Friday, April 29, 2011

Interference Inference

Last night I slept at my parents' new condo for the first time.  It's a nice place, but it's next to a couple busy streets, so there's a lot of car noise.  It got me thinking about active noise canceling, where a device picks up the background noise and replays it delayed by just the right amount that the two waves cancel.  Here's a quick example:

If the black curve is the original, the noise canceling device would produce the red curve.  Adding them together gives zero, no sound.

Things are a little more complicated in three dimensions, but it's still possible.  Let's say I want to cancel the noise from the street while I'm in bed.  I can put a speaker in a specific spot that replays the street noise shifted slightly.  The animation below shows the contours of the total of the two sound waves.  I'm at the blue dot.  Ideally, a silent spot would be a place that no contour lines cross, so I didn't get this tweaked perfectly, but you can see that the blue dot will be a lot quieter than other places.

One potential problem with this idea is the frequency of car noise.  It's around 1000 Hz, and a quick calculation shows it has a wavelength of about 13 inches.  That means that if you set things up to cancel at one ear, half a wavelength away at your other ear, the waves could add, making the noise twice as loud.  I might be better off with earplugs...

Thursday, April 28, 2011

Here Comes the Sun

While I've been home, I've been looking at Steve's weather station.  I hadn't noticed before, but in addition to temperature, humidity, and all the standard weather statistics, it also measures solar radiation and UV index.  Here are the plots of those two for the past 24 hours:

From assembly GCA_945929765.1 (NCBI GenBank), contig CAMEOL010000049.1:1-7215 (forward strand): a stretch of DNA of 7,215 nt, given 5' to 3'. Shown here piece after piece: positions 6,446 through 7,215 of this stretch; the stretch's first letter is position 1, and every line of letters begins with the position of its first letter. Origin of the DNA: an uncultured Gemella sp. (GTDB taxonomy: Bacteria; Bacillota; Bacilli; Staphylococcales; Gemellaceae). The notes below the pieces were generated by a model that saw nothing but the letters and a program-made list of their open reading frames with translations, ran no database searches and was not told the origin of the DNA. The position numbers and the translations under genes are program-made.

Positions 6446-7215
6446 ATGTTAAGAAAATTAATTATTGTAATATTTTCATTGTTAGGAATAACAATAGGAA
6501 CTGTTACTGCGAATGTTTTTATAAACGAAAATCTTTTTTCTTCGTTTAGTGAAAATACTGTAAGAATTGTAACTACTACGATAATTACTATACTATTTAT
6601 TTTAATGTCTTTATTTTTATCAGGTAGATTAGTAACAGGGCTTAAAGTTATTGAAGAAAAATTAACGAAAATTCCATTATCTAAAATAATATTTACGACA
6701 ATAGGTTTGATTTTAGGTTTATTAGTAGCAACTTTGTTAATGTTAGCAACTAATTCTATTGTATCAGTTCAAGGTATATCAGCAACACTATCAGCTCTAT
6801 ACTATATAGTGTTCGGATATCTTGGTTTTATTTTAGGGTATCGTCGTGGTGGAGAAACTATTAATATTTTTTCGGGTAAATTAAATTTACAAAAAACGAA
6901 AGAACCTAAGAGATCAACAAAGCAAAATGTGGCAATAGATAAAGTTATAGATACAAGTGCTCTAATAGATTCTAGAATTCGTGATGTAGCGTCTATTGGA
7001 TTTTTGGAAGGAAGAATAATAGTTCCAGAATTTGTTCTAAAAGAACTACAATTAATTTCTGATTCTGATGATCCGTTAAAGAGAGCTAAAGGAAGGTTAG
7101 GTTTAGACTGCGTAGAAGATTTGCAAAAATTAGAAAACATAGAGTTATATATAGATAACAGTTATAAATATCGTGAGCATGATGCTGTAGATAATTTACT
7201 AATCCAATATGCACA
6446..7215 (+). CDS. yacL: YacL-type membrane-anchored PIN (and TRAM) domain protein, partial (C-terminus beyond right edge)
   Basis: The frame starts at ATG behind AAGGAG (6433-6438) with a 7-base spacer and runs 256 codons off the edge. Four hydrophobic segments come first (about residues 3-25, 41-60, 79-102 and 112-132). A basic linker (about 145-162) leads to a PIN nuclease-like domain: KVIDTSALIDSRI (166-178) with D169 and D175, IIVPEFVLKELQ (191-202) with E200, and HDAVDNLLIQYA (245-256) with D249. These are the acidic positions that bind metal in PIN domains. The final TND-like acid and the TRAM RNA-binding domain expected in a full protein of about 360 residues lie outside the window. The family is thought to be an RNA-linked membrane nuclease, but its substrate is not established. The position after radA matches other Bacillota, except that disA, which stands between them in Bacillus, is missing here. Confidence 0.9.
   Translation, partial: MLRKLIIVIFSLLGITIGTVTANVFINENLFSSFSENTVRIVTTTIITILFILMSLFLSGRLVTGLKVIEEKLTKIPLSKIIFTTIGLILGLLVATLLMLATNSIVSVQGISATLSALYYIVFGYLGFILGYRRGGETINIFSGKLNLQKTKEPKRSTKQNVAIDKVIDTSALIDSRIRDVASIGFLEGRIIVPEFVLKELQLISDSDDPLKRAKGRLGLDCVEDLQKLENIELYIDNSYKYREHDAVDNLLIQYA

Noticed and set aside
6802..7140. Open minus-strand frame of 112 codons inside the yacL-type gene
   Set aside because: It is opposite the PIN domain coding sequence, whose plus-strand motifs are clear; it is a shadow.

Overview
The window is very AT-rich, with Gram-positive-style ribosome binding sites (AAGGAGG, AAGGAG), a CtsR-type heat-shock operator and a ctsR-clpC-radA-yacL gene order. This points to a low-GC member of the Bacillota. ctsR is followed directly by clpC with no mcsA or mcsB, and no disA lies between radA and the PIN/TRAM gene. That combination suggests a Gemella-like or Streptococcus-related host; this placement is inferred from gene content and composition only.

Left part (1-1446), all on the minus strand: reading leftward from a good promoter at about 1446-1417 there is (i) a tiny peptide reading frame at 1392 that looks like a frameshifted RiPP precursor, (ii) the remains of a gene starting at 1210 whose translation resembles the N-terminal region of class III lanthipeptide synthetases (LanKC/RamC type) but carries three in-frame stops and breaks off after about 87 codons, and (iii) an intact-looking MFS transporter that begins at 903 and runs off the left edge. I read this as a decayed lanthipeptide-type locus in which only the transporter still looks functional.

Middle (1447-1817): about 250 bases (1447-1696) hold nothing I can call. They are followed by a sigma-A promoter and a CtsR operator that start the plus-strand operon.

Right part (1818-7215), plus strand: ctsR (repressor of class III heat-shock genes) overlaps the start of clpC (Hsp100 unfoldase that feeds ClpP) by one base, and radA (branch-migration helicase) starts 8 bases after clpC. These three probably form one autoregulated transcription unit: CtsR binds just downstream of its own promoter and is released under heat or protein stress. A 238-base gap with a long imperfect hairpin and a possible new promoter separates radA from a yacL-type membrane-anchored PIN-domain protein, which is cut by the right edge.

Today's been pretty cloudy, so things aren't that exciting, but there was a nice peak at 2:00 yesterday.  UV Index is a sort of strange parameter.  It's designed to be a simple indication of how damaging the sunlight can be to your skin.  Originally, it was meant to be on a scale of 0-10, with 5 and up indicating a risk of damage without sunscreen.  However, with the depletion of the ozone layer, the index can now rise above 10 in some places.

Looking at these plots together, I started wondering how much of the total solar radiation was UV light.  Unfortunately, the UV index is calculated by weighting the UV radiation with a function called the McKinlay-Diffey Erythema action spectrum.  The function varies according to how dangerous specific wavelengths are to your skin, but it never goes above 1, so we can at least get a minimum measure of the UV radiation.

At 2:00 yesterday, the UV index was about 4.25.  To convert this into radiation, we divide by 40, giving 106 milliwatts/meter^2.  The total solar radiation at that time was about 700 watts/meter^2, so the UV light made up a minimum of 0.01% of the radiation reaching Earth.  Not very much, but it goes a long way.

Wednesday, April 27, 2011

The Atomic Terrier

The differential equations from yesterday continue to stump me, so they may have to wait until I'm back at my main computer, where I can try some more advanced calculations.  This ancient laptop is just too clunky...

In the meantime, I thought I'd share something I noticed about our dog Darcy the other day.

If you look closely at her license...'ll see she's number 238.  Uranium-238 is the most common isotope found in nature, and is used in breeder reactors to make Plutonium.  It is also used in nuclear weapons to increase the yield (that is, make it more powerful).  An appropriate number for so volatile a dog...